A cached link or a page is a temporarily stored HTML web documents and data such as images, pages, and content in order to lower the bandwidth usage and the server’s loading time to fetch the requested web page. The web cache system saves millions of copies of documents that pass through it on a daily basis. Once a user requests a particular page, which would normally be previously stored in the cache, it would be loaded way much faster than the first time. A cache system can be either a server such as Google cache system or a computer program.
When we surf the web, our browsers usually save a copy of those visited web pages in a cache system in order to speed up the process of retrieving data, from the browser’s cache where it was stored, rather than fetching it from its original source.
What Do Google Cached Pages Mean?
Running a search on Google would often come up with “Cached” pages. Google cached pages are page snapshots taken by Google and saved when the bots actually last crawled a particular web page and indexed it. Users are informed that they are seeing a cached page snapshot followed by the day it was captured.
How Do I Check Cached Pages On Google?
Google cached pages can be easily reached by clicking on that green arrow, as shown in the screenshot below, next to the page URL. Once you click on “Cached,” you will be redirected to a different version of a page which Google usually saves it as a backup when it visited the site and crawled its content the last time.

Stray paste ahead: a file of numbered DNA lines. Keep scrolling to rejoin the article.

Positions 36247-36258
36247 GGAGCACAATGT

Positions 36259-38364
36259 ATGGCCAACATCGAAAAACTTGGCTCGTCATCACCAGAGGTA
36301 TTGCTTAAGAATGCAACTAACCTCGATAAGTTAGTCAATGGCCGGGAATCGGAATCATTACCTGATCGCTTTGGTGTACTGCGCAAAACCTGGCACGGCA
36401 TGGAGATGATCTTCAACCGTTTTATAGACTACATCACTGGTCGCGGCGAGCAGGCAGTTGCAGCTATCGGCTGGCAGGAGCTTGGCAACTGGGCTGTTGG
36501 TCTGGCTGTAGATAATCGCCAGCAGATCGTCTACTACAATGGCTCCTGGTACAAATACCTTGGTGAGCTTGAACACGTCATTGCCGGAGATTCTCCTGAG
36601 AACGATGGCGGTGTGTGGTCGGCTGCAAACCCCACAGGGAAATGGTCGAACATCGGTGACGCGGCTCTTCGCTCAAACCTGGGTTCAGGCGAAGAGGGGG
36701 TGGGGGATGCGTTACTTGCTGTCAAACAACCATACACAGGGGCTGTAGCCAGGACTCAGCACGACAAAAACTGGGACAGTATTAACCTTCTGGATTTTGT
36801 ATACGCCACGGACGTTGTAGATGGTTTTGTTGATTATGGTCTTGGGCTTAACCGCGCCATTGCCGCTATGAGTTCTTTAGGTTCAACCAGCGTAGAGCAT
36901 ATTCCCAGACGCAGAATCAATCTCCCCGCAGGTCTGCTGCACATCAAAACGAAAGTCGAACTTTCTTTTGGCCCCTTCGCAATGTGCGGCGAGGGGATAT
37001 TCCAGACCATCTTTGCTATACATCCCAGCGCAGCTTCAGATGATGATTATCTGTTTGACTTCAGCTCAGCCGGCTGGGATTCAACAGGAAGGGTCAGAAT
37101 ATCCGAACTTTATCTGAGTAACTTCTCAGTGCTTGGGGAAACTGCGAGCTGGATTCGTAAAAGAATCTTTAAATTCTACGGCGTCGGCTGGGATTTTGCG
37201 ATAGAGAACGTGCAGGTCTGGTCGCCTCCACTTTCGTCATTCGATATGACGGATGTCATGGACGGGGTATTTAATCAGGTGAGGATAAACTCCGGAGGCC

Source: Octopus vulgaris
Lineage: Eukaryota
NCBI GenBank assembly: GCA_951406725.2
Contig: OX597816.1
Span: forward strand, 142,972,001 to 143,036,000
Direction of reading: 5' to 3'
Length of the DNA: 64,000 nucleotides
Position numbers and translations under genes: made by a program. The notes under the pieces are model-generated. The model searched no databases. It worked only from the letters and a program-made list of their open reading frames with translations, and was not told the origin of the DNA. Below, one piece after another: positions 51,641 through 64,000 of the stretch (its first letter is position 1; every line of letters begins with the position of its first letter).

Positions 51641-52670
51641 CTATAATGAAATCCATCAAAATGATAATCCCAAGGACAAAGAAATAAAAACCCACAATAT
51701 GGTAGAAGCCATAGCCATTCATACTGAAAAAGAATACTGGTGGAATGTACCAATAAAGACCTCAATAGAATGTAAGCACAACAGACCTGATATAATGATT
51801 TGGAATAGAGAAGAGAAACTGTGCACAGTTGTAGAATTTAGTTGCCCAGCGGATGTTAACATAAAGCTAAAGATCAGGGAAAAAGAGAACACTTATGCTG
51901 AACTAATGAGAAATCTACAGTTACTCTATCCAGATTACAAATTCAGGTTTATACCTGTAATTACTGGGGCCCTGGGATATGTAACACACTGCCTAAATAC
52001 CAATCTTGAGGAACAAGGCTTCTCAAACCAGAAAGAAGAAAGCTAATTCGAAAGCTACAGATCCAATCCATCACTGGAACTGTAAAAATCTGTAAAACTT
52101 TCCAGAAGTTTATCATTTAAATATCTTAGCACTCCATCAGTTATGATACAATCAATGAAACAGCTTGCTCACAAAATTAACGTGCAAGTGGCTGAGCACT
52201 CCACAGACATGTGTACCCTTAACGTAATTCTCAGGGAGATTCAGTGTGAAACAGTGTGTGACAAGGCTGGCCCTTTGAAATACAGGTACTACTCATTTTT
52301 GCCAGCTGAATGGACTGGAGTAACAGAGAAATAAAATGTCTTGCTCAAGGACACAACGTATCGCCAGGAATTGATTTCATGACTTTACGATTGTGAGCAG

How Do I Find Google Cached Pages?
When you visit a particular website but the request returns a page error or an inaccessible page, you would normally be suggested to view a “saved copy” of the web page you landed on. Chrome would display an option of “Show Saved Copy” button when the browser fails to load the page.
If you want to remove a cached content like snippets or pictures that still be found in search results and you do no longer want people to see it, then all you have to do is to submit your request by using Google’s Webmaster Tools.
Despite the fact that the titles and the URL of the cached page will still be seen, Google will delete the snippet and the cached page from the search results.
However, if you want to restrict a specific page from being cached by Google, you may want to place the tag below into the
meta name=”ROBOTS” content=”NOARCHIVE,NOODP,NOYDIR”
Why Do I Need To View A Cached Page?
Due to the fact that several websites change quite often, their cached versions might be much different from the existent page you have visited from the search results. In fact, it probably is useless to view an out-of-date web page, but there are specific situations where both of website visitors and developers find viewing cached pages advantageous and useful such as:
When a website does not load or no longer available, you can still view the cached copy stored in Google archives.
When a website made has dramatically changed, a cached copy would be useful to quickly find your pertinent and familiar content.
Although the cached web page is not frequently updated, it would load way too much faster than the usual page, which is an advantage for slow internet users.
For SEO purposes, seeing a cached page in text-only version permits you as a developer to find out the way Google bots crawl and index the pages, which would act as an advantage to enhance the content for targeted keywords as well as other elements.
Expiring promos and special discount offers might still exist in cached pages and hence you still can catch up and benefit.
Eventually, Google’s cache is such a useful feature which can assist not only the visitors but also the developers in finding, viewing and/or removing a particular web page content.